When people go through a job search, the salary figures and job duties are often the information applicants pay attention to the most. While both factors are definitely important and should be part of the equation, there are several other things to consider. Your employer can be beneficial to you in ways beyond your weekly paycheck. There are some other considerations to make about your current job or if you are looking for a new job.
Here are some of the things you should be considering:
Health insurance has long been a hot topic of debate, especially because many American’s cannot afford coverage even with a job. It is important to review the health insurance benefits being offered by a company and make sure it meets your family’s needs. In some cases, working spouses will have to choose between plans being offered by their respective employers.
Ideally you’ll want to find out what kind of insurance coverage is provided for you and for your eligible family members. Check for health insurance coverage, vision insurance, dental coverage, life insurance, disability insurance, and long-term medical care. Not all employers will offer all-inclusive coverage so you need to be in the know about how valuable your health insurance benefits are, especially if you need to decide between multiple job offers. And don’t just consider what is covered — consider the costs. Great benefits with an extraordinary price may not be as valuable to you as average benefits at a lower cost.
Not all employers will provide adequate retirement benefit options. Some employers will not provide any at all and other employers will not provide benefits compatible with your financial goals. You want to first ensure you have the ability to invest for retirement with an employer sponsored plan like a 401k or a 403b. If you can invest, find out the limitations for each year to make sure it meets your savings goals. You also want to know if your employer will match your contributions for retirement. If they do, that is free money you are getting for your future. The level of matching can play an important role in deciding which company to start your career with.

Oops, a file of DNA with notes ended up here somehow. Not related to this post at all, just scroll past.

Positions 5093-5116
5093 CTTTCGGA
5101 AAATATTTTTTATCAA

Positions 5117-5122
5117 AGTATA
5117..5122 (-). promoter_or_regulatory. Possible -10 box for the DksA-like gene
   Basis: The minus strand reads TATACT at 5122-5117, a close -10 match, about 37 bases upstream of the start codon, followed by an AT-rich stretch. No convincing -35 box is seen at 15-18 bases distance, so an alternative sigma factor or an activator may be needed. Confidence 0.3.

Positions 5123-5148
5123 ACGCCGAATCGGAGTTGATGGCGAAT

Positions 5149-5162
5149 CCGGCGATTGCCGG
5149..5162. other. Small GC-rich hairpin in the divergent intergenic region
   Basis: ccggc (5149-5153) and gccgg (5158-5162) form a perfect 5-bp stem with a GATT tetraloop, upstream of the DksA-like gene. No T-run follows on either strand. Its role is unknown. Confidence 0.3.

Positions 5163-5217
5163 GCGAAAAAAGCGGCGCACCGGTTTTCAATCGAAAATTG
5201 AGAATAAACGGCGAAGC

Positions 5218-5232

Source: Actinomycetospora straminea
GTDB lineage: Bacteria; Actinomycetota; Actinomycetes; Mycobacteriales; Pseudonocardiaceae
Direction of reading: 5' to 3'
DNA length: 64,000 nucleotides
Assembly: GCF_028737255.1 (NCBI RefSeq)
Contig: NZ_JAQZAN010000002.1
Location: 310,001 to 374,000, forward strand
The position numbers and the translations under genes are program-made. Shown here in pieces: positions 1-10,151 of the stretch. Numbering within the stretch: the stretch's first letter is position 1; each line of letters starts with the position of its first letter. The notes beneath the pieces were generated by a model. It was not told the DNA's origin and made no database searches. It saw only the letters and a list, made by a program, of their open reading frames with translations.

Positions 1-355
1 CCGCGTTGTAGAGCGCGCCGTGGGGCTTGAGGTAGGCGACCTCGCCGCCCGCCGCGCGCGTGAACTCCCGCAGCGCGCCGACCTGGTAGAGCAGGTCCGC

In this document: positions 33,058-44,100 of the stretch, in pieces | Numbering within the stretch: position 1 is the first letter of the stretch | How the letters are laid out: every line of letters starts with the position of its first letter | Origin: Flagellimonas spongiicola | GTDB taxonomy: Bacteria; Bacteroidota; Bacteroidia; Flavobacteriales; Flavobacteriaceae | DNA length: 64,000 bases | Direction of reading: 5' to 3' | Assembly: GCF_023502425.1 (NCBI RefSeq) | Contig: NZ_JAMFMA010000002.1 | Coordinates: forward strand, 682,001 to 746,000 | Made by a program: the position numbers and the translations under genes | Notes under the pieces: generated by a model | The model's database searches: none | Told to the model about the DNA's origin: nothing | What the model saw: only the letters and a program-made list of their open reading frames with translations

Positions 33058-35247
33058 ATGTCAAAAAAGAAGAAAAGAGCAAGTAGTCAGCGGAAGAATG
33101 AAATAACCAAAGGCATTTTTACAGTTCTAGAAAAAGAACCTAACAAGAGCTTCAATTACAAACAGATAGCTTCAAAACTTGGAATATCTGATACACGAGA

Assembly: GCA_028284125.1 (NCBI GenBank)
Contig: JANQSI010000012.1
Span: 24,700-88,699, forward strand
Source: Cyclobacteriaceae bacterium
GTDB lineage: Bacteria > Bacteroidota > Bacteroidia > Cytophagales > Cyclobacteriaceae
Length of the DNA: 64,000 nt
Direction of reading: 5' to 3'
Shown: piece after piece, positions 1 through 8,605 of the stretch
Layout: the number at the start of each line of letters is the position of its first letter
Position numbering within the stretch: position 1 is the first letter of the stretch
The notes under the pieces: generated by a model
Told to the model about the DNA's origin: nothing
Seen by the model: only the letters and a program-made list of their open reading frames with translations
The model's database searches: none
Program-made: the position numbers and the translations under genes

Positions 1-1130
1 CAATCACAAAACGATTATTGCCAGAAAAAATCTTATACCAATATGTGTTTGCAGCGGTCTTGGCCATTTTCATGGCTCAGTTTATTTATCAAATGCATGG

If you have heard the stories about some of the Fortune 500 companies whose incentive programs include free gym access, free on-site child care, free haircuts, and free lunches you may have your expectations set a little too high. Not all companies offer high-end freebies, but many employers do acknowledge employees’ hard work by offering less-exclusive incentives. You may not get to work out in a customized company gym but your boss may be willing to foot the bill for a local gym membership (especially because it can help lower their insurance costs). There are all kinds of incentive programs employers will use today to attract and hold on to quality talent. It is wise to check out these employee perks especially when you have several job offers to consider. These types of perks are not required of any employer but the fact they are provided may give you some insight as to how employers operate.
Being associated with companies in certain industries may also give you added benefits. Teachers, medical personnel, and other fields of work may allow you special access to credit unions, retail discounts, industry membership discounts, and the like. Like employer perks, none of these benefits are guaranteed but when they are offered it can be beneficial.
There are a lot of considerations to make when you are thinking about making a job switch or are looking for a new job. There is no right formula for making a decision as big as this but using your intuition and knowing where you want to be in 5 years can help you make a decision. Knowing more about the benefits of a company in addition to the salary data can help you make a more informed decision.
Photo by Alex France.
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I'm just an average mom, trying to live a frugal life and get out of debt. I write about things that have (and haven't) worked to improve my family's financial situation. What works for me may or may not work for you, and you should always consult a financial advisor before making important financial decisions.
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